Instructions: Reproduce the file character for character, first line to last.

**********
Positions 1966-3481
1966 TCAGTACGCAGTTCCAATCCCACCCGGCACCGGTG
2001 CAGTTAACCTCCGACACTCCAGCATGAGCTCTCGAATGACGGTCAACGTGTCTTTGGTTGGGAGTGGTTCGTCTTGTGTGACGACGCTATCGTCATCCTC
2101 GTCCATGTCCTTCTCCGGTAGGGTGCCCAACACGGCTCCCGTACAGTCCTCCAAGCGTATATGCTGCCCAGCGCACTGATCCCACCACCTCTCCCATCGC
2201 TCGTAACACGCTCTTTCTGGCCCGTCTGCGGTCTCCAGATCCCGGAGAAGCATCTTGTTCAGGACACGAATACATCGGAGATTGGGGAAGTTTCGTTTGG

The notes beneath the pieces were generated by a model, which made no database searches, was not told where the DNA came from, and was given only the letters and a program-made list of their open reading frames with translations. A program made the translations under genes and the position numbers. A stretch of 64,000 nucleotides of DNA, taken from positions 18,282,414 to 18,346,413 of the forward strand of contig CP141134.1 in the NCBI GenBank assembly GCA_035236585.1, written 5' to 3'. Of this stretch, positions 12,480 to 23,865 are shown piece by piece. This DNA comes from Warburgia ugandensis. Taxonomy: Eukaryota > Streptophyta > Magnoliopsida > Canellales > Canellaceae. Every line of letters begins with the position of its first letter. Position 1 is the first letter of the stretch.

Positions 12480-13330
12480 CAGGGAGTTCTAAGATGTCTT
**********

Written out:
Positions 1966-3481
1966 TCAGTACGCAGTTCCAATCCCACCCGGCACCGGTG
2001 CAGTTAACCTCCGACACTCCAGCATGAGCTCTCGAATGACGGTCAACGTGTCTTTGGTTGGGAGTGGTTCGTCTTGTGTGACGACGCTATCGTCATCCTC
2101 GTCCATGTCCTTCTCCGGTAGGGTGCCCAACACGGCTCCCGTACAGTCCTCCAAGCGTATATGCTGCCCAGCGCACTGATCCCACCACCTCTCCCATCGC
2201 TCGTAACACGCTCTTTCTGGCCCGTCTGCGGTCTCCAGATCCCGGAGAAGCATCTTGTTCAGGACACGAATACATCGGAGATTGGGGAAGTTTCGTTTGG

The notes beneath the pieces were generated by a model, which made no database searches, was not told where the DNA came from, and was given only the letters and a program-made list of their open reading frames with translations. A program made the translations under genes and the position numbers. A stretch of 64,000 nucleotides of DNA, taken from positions 18,282,414 to 18,346,413 of the forward strand of contig CP141134.1 in the NCBI GenBank assembly GCA_035236585.1, written 5' to 3'. Of this stretch, positions 12,480 to 23,865 are shown piece by piece. This DNA comes from Warburgia ugandensis. Taxonomy: Eukaryota > Streptophyta > Magnoliopsida > Canellales > Canellaceae. Every line of letters begins with the position of its first letter. Position 1 is the first letter of the stretch.

Positions 12480-13330
12480 CAGGGAGTTCTAAGATGTCTT